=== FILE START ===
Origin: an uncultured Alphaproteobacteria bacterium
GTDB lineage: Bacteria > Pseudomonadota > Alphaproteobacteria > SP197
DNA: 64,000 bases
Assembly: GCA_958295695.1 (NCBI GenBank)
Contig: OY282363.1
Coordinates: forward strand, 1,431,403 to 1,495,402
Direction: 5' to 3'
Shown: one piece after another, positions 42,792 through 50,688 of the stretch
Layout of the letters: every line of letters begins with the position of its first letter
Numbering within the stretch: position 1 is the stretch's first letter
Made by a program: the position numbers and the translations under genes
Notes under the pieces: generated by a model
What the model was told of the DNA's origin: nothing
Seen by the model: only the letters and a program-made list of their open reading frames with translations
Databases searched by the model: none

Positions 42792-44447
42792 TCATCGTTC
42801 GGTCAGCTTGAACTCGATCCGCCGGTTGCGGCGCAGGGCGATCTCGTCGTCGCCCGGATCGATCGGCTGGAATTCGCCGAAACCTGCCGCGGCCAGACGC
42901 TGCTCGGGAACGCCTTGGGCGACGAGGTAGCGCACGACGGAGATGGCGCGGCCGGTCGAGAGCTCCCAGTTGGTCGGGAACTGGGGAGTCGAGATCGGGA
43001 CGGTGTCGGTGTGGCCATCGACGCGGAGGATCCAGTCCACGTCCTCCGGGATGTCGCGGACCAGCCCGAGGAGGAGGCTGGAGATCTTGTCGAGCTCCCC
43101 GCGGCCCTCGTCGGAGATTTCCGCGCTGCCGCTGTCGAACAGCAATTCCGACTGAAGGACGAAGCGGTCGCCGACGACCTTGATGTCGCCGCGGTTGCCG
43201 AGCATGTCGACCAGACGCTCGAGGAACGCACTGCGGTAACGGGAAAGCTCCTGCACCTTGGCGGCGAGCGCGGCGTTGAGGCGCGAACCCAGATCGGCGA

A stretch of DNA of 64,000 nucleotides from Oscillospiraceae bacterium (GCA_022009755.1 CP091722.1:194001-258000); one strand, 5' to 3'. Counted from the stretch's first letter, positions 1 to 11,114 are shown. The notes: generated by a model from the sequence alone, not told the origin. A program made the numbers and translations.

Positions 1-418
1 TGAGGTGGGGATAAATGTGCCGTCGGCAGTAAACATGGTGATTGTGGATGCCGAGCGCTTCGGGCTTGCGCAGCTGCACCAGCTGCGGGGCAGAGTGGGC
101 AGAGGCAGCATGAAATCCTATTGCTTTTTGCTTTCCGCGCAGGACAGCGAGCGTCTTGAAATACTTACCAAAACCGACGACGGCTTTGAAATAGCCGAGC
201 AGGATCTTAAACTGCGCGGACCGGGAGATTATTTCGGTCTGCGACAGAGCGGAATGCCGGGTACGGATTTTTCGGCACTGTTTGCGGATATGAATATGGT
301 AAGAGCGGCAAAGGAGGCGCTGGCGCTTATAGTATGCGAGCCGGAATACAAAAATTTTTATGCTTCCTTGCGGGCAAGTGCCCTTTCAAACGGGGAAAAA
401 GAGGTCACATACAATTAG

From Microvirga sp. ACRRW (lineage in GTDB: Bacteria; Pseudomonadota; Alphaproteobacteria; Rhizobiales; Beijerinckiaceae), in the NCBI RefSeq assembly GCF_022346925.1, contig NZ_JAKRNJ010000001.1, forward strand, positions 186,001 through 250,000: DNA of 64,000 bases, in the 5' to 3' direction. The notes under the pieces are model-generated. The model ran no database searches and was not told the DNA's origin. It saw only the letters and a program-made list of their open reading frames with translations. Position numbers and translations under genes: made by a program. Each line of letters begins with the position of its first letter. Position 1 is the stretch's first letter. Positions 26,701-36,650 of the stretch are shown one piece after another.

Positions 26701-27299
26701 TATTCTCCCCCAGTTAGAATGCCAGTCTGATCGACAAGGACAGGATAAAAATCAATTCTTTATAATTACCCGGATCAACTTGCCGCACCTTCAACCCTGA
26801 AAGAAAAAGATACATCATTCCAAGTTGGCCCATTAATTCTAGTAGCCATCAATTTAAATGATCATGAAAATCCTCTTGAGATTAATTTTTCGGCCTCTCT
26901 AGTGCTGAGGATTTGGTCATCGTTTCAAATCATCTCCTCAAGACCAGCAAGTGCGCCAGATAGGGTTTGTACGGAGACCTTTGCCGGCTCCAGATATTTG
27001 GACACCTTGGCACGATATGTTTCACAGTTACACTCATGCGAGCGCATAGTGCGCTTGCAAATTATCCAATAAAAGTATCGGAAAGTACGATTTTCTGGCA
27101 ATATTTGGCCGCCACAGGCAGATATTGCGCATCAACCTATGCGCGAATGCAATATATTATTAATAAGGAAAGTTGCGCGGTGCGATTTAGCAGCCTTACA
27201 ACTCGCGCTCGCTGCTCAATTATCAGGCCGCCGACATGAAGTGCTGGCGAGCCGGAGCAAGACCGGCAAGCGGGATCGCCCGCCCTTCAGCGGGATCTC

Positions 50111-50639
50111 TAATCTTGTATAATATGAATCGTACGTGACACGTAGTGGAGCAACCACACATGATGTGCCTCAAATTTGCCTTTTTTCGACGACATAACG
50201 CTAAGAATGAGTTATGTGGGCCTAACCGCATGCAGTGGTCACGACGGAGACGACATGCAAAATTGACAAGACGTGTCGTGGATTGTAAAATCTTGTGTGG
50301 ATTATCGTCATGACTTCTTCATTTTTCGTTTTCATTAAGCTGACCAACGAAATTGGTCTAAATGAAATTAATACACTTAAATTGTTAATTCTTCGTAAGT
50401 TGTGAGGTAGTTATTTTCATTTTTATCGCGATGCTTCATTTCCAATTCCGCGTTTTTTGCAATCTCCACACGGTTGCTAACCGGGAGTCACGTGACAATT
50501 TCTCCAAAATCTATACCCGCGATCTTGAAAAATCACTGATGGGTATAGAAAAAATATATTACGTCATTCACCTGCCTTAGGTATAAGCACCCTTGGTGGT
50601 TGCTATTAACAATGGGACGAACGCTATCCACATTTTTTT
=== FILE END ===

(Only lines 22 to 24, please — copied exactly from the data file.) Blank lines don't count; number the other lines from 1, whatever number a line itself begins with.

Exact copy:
43201 AGCATGTCGACCAGACGCTCGAGGAACGCACTGCGGTAACGGGAAAGCTCCTGCACCTTGGCGGCGAGCGCGGCGTTGAGGCGCGAACCCAGATCGGCGA

A stretch of DNA of 64,000 nucleotides from Oscillospiraceae bacterium (GCA_022009755.1 CP091722.1:194001-258000); one strand, 5' to 3'. Counted from the stretch's first letter, positions 1 to 11,114 are shown. The notes: generated by a model from the sequence alone, not told the origin. A program made the numbers and translations.

Positions 1-418